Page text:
Thank you for the history lesson, I appreciate a good read. However, none of what you have entered changes the impact of Slomanski's accomplishments. And, by the way, Slomanski was trained in Judo as well, beginning his training in 1946.
As far as the reasons for Kano creating Judo, there are actually several articles that were well researched and all sources documented. I have read them, and I agree that Kano had a significant impact on martial arts, but not so much in the way people trained, but more in the fact that he was the first person to use belts to help students maintain their interest in learning.
I also agree that the Gracies, less Helio and more his sons, had a tremendous impact on ground fighting. Helio was the first to experiment with a greater range of locks and submission moves then the standard moves. In other words, he went outside of established patterns to find his own truth. The results speak for themselves, and I would never deny the impact they had on the sport. They were not pioneers, but they certainly were innovators.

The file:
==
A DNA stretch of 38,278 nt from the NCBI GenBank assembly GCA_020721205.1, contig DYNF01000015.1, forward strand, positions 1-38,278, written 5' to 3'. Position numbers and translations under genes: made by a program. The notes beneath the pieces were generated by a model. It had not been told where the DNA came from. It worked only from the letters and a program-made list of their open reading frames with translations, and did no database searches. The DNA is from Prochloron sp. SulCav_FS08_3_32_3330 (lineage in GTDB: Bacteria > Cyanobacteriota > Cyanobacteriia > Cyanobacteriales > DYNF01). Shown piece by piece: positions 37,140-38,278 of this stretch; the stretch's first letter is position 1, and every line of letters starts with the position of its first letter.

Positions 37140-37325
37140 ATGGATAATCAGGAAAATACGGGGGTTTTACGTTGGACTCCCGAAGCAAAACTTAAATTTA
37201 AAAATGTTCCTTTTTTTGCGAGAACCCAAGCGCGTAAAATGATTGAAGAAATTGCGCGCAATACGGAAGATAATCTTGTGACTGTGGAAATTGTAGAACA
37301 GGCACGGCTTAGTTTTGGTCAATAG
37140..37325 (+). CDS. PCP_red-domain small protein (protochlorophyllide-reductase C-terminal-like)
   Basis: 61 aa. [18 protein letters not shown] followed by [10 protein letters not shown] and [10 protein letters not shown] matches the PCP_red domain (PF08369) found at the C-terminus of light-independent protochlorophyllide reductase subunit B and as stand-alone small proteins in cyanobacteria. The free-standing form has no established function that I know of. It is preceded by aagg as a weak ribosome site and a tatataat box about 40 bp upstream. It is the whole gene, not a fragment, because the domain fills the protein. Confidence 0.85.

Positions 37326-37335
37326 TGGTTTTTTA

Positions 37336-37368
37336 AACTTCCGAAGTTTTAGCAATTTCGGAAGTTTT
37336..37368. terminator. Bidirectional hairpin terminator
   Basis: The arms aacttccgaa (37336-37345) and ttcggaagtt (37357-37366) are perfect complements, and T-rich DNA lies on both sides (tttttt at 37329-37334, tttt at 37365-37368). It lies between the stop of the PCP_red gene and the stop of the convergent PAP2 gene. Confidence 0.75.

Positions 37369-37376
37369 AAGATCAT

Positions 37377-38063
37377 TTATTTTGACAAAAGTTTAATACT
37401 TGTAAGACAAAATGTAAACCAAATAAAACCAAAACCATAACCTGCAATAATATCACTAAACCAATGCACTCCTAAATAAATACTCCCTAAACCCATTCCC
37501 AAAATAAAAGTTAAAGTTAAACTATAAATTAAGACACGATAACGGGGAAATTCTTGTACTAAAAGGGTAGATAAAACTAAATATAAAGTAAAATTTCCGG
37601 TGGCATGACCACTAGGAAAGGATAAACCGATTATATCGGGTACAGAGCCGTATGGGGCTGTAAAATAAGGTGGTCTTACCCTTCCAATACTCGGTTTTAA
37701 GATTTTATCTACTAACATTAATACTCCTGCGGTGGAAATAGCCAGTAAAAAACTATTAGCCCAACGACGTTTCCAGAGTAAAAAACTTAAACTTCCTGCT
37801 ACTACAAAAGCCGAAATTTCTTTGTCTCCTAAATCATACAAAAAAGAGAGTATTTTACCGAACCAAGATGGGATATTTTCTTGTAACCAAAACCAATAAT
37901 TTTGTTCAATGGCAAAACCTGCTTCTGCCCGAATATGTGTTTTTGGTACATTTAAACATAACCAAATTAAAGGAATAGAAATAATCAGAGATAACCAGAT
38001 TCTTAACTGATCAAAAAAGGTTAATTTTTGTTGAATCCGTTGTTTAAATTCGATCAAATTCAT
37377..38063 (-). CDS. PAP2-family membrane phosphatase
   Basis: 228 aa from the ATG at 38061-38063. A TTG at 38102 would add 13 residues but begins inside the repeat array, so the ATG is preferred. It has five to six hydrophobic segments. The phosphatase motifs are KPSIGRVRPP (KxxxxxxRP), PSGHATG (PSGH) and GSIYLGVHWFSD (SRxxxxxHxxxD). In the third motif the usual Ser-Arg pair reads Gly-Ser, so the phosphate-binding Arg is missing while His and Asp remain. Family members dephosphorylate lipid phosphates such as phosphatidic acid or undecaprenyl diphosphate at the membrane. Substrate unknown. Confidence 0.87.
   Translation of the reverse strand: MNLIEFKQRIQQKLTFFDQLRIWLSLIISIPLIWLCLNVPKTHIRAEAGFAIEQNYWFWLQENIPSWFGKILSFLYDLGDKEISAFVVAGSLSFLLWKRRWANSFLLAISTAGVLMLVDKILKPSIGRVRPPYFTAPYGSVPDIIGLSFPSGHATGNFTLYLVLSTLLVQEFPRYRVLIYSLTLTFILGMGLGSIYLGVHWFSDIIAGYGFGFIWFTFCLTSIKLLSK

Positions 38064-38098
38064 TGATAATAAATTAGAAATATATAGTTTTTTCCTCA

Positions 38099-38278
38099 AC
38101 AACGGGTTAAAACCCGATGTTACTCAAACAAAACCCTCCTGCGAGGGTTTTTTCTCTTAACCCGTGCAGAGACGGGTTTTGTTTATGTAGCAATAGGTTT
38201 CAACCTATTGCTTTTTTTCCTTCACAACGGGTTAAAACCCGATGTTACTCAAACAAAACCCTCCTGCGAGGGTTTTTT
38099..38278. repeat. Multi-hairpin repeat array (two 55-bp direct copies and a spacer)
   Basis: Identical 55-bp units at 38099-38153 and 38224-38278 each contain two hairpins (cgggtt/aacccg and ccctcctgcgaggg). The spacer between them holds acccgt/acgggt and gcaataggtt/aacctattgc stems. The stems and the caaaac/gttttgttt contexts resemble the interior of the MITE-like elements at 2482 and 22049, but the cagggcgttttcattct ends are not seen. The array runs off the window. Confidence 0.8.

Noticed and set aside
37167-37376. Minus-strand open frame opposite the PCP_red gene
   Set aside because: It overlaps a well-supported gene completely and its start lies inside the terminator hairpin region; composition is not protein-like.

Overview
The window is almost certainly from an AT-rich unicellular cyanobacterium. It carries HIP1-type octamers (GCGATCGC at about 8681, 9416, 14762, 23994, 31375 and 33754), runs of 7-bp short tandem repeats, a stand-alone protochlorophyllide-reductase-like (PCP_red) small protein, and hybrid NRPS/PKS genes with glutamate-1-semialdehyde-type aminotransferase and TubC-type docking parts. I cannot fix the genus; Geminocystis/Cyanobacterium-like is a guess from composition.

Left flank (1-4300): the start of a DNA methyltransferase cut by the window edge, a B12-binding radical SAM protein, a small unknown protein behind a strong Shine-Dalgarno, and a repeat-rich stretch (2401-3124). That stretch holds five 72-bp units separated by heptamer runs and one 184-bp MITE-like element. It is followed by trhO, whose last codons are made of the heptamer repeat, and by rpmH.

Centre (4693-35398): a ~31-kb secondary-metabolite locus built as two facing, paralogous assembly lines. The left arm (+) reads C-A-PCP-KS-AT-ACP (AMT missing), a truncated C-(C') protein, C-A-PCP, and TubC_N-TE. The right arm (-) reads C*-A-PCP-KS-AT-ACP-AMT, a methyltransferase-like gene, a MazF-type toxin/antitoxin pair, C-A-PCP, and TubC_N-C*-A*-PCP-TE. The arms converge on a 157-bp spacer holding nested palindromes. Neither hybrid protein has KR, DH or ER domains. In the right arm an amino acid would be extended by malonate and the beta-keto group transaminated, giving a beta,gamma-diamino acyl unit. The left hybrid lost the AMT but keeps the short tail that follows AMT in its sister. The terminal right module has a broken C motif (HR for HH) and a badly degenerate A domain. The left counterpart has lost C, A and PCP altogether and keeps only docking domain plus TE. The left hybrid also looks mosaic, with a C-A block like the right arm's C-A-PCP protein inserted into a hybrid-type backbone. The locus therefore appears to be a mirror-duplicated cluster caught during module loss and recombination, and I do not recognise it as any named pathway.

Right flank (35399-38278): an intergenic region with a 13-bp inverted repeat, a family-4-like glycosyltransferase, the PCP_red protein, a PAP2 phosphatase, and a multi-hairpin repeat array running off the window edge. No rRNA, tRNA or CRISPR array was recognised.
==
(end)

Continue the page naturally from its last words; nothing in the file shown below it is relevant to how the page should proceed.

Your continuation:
The impact that Slomanski had on Japanese Karate was for the creators of the styles to realize that techniques and training needed to change. Size was an issue, regardless of what they thought. Slomanski destroyed an entire belief system in two days. If you fail to see the impact that had on martial arts, then it is your loss. However, I for one feel that Hank Slomanski deserves recognition for what he did, and is indeed in a class with Helio Gracie, though perhaps not with Kano. But, that was never my point. My point is, he changed an entire systems belief in what worked. How many people can ever say that? Very few.